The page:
Texas’ Most Decorated World War I Hero Was an Undocumented Mexican Immigrant

By Khalid Elhassan

Marcelino Serna, one of the United States’ greatest heroes of World War I, was an undocumented Mexican immigrant. Throughout his life, he was one of America’s most overlooked heroes of the Great War, notwithstanding that he was Texas’ most decorated soldier from that conflict. He was also an illegal immigrant, who had only signed up to enlist in the US Army in order to avoid getting deported back to Mexico.

Serna was born into a dirt poor family in Chihuahua, Mexico, on April 26th, 1896, and when he was 20 years old, he decided to seek a brighter future north of the border in the United States. So he crossed the Rio Grande in 1916, and made it to El Paso, Texas, but speaking no English, all he could manage were a series of low paying jobs. So he left the Lone Star Republic, and made his way to Colorado, where he found a better paying gig picking sugar beets in a farm near Denver. It was backbreaking work, but the pay was better than anything he had encountered before, so he kept at it.

Marcelino Serna. El Paso Times

Serna Enlisted in the US Army to Avoid Getting Deported

While Serna was sweating it out and toiling in the fields, the United States, whose president, Woodrow Wilson, had been reelected in 1916 with the campaign slogan “He Kept Us Out of the War!“, found itself getting drawn ever closer into the conflict. America had almost joined the fray in 1915, when a German U-boat sank the ocean liner Lusitania, leading to the death of 128 Americans, but war was avoided when the Germans eased off on the submarine warfare.

By 1917, Germany was desperate, and to knock out Britain, it announced unrestricted submarine warfare against all ships approaching British waters. That directly challenged America’s position that freedom of the seas should be absolute for neutrals. Between that and a harebrained scheme by a German Foreign Office official, Arthur Zimmerman, to get Mexico to declare war on the US in exchange for the territories lost in the Mexican-American War, war was declared against Germany in April of 1917. With war came conscription, and as officials fanned out across the country to ensure that the draft was properly enforced, Marcelino Serna got entangled with them.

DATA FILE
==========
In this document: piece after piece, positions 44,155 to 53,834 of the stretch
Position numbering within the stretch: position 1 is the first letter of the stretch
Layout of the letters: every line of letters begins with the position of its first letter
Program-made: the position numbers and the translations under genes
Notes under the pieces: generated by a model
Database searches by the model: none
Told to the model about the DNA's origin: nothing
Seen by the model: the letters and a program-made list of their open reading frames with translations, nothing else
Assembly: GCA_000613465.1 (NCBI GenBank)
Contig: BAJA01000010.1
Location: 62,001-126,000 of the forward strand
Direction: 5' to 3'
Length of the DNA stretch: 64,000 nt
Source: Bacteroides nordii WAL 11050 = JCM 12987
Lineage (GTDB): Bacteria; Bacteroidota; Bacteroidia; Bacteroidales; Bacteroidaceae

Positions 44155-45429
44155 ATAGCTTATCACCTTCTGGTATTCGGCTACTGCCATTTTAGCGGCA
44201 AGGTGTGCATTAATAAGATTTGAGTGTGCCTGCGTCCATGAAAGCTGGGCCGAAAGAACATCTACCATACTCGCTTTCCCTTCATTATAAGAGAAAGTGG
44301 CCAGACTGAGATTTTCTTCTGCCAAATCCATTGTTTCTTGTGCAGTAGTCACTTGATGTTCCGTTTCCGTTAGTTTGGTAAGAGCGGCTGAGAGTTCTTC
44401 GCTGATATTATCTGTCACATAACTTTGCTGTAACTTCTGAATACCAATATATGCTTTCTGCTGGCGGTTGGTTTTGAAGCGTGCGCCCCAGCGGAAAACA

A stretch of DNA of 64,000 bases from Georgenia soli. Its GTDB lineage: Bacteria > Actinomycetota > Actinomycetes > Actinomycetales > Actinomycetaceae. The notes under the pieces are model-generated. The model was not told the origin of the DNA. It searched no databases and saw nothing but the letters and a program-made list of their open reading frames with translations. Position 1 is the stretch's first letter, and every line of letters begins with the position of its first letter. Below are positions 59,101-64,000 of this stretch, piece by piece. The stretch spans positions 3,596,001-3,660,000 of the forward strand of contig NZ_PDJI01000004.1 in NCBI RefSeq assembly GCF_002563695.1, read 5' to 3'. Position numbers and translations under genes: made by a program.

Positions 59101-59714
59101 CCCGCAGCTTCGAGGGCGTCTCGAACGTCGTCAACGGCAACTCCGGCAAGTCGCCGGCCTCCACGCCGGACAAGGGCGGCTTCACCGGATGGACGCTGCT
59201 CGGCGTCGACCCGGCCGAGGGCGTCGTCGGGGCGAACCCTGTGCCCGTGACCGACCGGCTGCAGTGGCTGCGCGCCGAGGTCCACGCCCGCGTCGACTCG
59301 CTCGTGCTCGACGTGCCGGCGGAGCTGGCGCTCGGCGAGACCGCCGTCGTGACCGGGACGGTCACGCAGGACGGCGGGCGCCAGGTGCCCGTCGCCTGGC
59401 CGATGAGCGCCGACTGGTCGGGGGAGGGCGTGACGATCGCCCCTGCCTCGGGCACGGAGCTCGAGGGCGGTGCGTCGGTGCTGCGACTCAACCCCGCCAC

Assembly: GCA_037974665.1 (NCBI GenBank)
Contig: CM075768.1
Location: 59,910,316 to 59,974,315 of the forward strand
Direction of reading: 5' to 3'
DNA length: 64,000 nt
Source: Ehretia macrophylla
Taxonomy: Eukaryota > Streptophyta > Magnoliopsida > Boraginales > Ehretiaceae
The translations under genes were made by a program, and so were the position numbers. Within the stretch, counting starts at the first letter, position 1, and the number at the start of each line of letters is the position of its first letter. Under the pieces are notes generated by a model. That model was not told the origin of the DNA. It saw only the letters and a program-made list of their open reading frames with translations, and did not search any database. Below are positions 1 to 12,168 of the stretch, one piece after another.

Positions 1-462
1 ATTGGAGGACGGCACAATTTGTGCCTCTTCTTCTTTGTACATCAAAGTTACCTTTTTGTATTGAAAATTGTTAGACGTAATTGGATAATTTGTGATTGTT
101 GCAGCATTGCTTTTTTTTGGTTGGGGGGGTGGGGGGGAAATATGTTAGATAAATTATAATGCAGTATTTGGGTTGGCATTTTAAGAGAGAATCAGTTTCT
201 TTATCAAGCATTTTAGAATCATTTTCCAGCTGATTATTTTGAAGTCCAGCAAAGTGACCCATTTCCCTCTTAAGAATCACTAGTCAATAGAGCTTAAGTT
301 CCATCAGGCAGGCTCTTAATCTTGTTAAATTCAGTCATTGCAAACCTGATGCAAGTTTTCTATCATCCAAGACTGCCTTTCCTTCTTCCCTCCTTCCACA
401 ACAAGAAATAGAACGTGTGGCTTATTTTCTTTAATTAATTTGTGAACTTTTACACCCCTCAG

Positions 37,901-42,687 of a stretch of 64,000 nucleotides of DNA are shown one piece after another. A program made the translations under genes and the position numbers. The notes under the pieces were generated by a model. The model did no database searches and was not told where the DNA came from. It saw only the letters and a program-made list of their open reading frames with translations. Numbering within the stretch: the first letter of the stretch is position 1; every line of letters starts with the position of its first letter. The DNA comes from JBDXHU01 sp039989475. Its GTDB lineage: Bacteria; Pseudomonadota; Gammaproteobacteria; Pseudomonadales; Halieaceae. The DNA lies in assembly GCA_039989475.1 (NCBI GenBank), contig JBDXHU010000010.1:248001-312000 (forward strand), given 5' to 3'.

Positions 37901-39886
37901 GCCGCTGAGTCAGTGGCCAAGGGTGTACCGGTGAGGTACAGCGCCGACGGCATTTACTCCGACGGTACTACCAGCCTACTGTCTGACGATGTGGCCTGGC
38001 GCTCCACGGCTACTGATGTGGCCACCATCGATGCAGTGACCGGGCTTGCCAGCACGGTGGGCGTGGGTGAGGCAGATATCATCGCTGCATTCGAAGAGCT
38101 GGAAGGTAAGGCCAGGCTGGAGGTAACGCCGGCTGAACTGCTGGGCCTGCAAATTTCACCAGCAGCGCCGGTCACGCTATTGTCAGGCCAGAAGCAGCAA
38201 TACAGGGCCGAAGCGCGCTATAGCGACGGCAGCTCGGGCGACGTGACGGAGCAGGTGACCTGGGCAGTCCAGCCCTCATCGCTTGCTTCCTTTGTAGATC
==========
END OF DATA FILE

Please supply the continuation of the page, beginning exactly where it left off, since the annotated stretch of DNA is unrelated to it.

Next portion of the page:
During a trip from his workplace in the beet farm to nearby Denver, he was detained by federal enforcement authorities who were checking the legal status of men of draft age. He ended up locked up in a local jail while officials tried to verify his immigration status and eligibility for the draft. He had no legal status, so after seven days behind bars, he got tired of waiting, and in order to avoid getting deported back to Mexico, he volunteered to enlist in the US Army.

Serna in old age. El Paso Herald Post

Despite hardly speaking any English, he managed to make it through basic training. He was then sent to join the American Expeditionary Force in France, and was assigned to Company B, 355th Infantry Regiment, in the 89th Division. Once he got to the trenches, his unit realized that he was not an American citizen, and his company commander informed Serna that as a Mexican national, he did not have to be there. So he was offered a discharge. Although it would have been quite understandable had Serna taken it, considering it was not his war but that of a country he had only lived in for less than a year, he declined. A stand up guy, he chose to stick with his comrades.

That set up the stage for Serna’s moment to shine, which came in the run up to America’s moment to shine in the Great War: the Meuse-Argonne Offensive. By 1918, America’s allies, the Entente Powers of Britain and France, were exhausted by years of ceaseless bloodshed. The British were nearly bankrupt, while the French were bankrupt and demoralized, their army having recently staged a widespread mutiny after one bungled offensive too many. Fresh American troops such as Marcelino Serna, full of fight and not yet worn out and dispirited by the tragedy of trench warfare, were to tip the balance in the Entente’s favor.